Given a Shiller P/E starting point, what do subsequent 3-year Sharpe ratios look like?

  • Stocks show a relationship between risk-adjusted returns and valuation, but the correlation is not as strong as Shiller P/E level and 3-yr CAGR (chart above).
  • Bonds have strong risk-adjusted returns across equity valuation regimes, to include the extreme cheap and extreme expensive equity valuation regimes (bonds actually outperform at the extremes).
3
The results are hypothetical results and are NOT an indicator of future results and do NOT represent returns that any investor actually attained. Indexes are unmanaged, do not reflect management or trading fees, and one cannot invest directly in an index. Additional information regarding the construction of these results is available upon request. The figure plots different Shiller P/E regimes (X-axis). For example, “15-16” represents all historical samples when the S&P 500 was priced between a 15 and a 16 Shiller P/E. Sharpe ratios are presented on the Y-axis. All Sharpes are calculated over 3-year periods. We test periods ranging from 1 to 5 years and find similar results.

Digging deeper into extremely cheap markets

The figure below plots the Shiller P/E over time (left axis) and the S&P 500 return series over time (right axis). We highlight prominent valuation troughs with red circles. In the analysis that follows we examine the detailed performance data for stocks and bonds.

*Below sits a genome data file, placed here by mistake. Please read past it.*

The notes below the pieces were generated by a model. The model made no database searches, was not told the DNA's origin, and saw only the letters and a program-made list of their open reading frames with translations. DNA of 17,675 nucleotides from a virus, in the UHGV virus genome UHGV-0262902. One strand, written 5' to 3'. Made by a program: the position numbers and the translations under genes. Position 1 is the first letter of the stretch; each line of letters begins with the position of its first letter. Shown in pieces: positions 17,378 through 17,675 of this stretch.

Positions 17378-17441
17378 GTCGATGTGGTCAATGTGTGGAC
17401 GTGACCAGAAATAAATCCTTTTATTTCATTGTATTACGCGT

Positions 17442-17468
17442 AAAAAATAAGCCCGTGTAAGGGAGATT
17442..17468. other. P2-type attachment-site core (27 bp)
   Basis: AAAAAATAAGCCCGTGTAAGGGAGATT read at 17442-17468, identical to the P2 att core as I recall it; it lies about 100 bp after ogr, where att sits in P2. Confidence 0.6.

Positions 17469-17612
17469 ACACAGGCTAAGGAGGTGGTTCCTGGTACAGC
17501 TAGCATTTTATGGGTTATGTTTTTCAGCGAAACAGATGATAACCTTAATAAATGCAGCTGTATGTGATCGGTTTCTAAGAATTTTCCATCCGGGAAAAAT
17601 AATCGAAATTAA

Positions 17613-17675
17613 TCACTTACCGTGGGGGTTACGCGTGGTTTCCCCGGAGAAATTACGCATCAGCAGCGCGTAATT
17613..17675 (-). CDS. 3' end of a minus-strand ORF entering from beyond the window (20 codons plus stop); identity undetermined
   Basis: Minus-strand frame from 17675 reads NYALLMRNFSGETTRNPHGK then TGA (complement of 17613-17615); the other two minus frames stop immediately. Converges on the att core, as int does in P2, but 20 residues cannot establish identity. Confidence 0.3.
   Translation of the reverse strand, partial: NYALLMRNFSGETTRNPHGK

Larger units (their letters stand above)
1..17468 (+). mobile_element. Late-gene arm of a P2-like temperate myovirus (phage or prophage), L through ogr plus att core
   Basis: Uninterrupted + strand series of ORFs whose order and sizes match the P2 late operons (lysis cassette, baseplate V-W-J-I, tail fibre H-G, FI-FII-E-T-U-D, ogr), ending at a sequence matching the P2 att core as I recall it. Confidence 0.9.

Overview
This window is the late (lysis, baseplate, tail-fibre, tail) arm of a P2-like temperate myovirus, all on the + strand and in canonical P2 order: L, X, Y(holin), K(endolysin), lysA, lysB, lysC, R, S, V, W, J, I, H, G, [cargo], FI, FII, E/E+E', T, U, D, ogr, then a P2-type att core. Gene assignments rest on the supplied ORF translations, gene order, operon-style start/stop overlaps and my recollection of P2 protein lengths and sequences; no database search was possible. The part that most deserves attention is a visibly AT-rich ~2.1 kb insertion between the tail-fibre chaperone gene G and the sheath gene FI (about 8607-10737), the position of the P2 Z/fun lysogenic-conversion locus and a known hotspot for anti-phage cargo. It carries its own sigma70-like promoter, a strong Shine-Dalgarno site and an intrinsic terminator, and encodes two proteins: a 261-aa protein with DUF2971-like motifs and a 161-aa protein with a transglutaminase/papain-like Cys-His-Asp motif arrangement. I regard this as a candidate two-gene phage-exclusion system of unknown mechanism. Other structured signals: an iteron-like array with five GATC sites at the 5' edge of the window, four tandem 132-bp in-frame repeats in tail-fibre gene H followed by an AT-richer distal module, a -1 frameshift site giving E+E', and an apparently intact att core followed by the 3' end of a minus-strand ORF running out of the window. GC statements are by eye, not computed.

4
The results are hypothetical results and are NOT an indicator of future results and do NOT represent returns that any investor actually attained. Indexes are unmanaged, do not reflect management or trading fees, and one cannot invest directly in an index. Additional information regarding the construction of these results is available upon request.
S&P Statistics Summary

The following table contains the statistics for various Shiller PE regimes (each column represents a red circle above).

5
The results are hypothetical results and are NOT an indicator of future results and do NOT represent returns that any investor actually attained. Indexes are unmanaged, do not reflect management or trading fees, and one cannot invest directly in an index. Additional information regarding the construction of these results is available upon request.
LTR Statistics Summary

The following table contains the statistics for various Shiller PE regimes (each column represents a red circle above).

6
The results are hypothetical results and are NOT an indicator of future results and do NOT represent returns that any investor actually attained. Indexes are unmanaged, do not reflect management or trading fees, and one cannot invest directly in an index. Additional information regarding the construction of these results is available upon request.
Conclusion on Opportunity Costs

On  Sharpe ratio basis, stocks outperform in the 49-52, 74-77,  and the 09-12 bear markets.
On  Sortino ratio basis (MAR = 5%), stocks outperform in the 49-52, 74-77, 82-85, and the 09-12 bear markets.

Stocks AND bonds are interesting during cheap equity markets.

Diversification

Given a trough Shiller P/E starting point, what does a diversified allocation between stocks and bonds do for the investor?

The common story is that cheap stock markets warrant a wholesale move into equities.

50/50 Statistics Summary (50% equity; 50% 10-year bonds)

7